A new method for measuring how cultural differences influence human psychology has been devised by researchers from LSE, Harvard University, Iowa State University and the University of Utah.
Decades of psychological research designed to uncover truths about human psychology may have instead uncovered truths about a thin slice of our species – those who live in Western Educated Industrialized Rich Democratic (WEIRD) nations. Until now there existed no systematic method for determining which societies will provide useful comparisons or even the size of the psychological differences—the cultural distance—between societies.
A new paper, Beyond WEIRD Psychology: Measuring and Mapping Scales of Cultural and Psychological Distance, in Psychological Science, measures how culturally distant countries are from one another.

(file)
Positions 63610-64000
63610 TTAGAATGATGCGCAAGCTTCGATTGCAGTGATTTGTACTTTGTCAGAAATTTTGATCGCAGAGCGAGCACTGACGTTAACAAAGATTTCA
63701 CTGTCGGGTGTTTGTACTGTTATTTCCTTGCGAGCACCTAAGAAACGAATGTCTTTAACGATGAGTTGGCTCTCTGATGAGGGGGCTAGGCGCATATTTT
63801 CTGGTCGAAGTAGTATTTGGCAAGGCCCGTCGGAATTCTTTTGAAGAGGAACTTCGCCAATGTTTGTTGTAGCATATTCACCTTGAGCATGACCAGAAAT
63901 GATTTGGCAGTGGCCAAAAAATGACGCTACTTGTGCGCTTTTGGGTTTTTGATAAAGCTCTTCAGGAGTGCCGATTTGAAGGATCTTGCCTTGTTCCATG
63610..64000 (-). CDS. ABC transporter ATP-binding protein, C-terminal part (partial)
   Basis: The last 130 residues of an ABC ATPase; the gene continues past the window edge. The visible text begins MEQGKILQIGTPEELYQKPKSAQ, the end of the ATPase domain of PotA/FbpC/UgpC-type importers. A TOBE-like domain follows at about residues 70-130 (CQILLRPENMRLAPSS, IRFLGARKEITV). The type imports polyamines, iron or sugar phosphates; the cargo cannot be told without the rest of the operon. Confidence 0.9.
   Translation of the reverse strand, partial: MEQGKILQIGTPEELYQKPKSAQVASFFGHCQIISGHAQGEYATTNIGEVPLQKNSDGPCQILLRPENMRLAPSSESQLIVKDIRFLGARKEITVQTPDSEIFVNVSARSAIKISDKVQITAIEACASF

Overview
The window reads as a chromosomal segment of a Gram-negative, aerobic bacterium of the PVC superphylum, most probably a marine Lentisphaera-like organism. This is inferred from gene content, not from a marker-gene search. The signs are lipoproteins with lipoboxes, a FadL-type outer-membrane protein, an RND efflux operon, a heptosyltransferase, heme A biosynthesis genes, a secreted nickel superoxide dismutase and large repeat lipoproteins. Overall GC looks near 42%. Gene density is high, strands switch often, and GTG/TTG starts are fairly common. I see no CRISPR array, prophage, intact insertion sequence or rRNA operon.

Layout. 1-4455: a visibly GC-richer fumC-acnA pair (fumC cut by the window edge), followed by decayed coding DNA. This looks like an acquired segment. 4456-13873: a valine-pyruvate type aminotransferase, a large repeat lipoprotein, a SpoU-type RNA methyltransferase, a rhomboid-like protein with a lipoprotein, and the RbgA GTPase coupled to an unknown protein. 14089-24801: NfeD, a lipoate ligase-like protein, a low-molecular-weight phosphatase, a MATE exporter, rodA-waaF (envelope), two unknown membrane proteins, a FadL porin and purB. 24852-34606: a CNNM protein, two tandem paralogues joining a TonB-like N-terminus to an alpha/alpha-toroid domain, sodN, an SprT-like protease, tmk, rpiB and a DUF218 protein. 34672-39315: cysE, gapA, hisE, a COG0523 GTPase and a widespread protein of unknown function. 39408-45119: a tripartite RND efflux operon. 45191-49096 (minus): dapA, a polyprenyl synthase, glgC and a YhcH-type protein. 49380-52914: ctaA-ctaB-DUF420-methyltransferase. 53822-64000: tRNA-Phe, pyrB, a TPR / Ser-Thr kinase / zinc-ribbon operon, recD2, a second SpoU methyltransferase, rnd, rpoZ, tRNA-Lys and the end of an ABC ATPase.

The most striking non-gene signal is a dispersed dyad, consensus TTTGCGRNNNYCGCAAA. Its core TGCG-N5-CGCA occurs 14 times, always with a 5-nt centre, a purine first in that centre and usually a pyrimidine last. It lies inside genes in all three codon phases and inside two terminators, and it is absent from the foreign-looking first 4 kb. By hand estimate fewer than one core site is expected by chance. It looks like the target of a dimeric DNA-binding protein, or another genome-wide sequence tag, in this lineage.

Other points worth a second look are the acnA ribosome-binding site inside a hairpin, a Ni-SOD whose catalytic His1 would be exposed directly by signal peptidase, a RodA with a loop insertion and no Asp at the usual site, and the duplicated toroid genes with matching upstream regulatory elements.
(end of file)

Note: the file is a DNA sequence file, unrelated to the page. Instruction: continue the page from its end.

It states: “Just how psychologically different are the nations of the world compared to each other and to the over-scrutinized United States? Many hard drives have been filled with the ways in which China and Japan differ from the United States and Canada, but just how psychologically distant is the culture of China from Japan, the United States from Canada, or Azerbaijan from Zambia? Here we introduce a robust method for quantifying this distance...”
Michael Muthukrishna, lead author and Assistant Professor in Economic Psychology at LSE added: “Cultural psychology is not the difference between China and the U.S.—it’s the difference between societies all over the world, who differ within countries, classes, and education.”
Using a statistical technique commonly used in genetics to measure, for example, how genetically different two fish populations in different ponds are, the researchers quantified culture. These cultural distances predicted everything from personality to norm adherence, blood donation rates, honesty, and corruption.
This tool is helping researchers understand the cultural differences that challenge integration of the European Union, the welfare of migrant populations, how cultural diversity affects innovation, failures in transplanting democratic institutions, and political uprisings in places such as Hong Kong. Hong Kong citizens are culturally Chinese, but also culturally British.
Researchers are now looking at how this technique can be used to quantify corporate culture.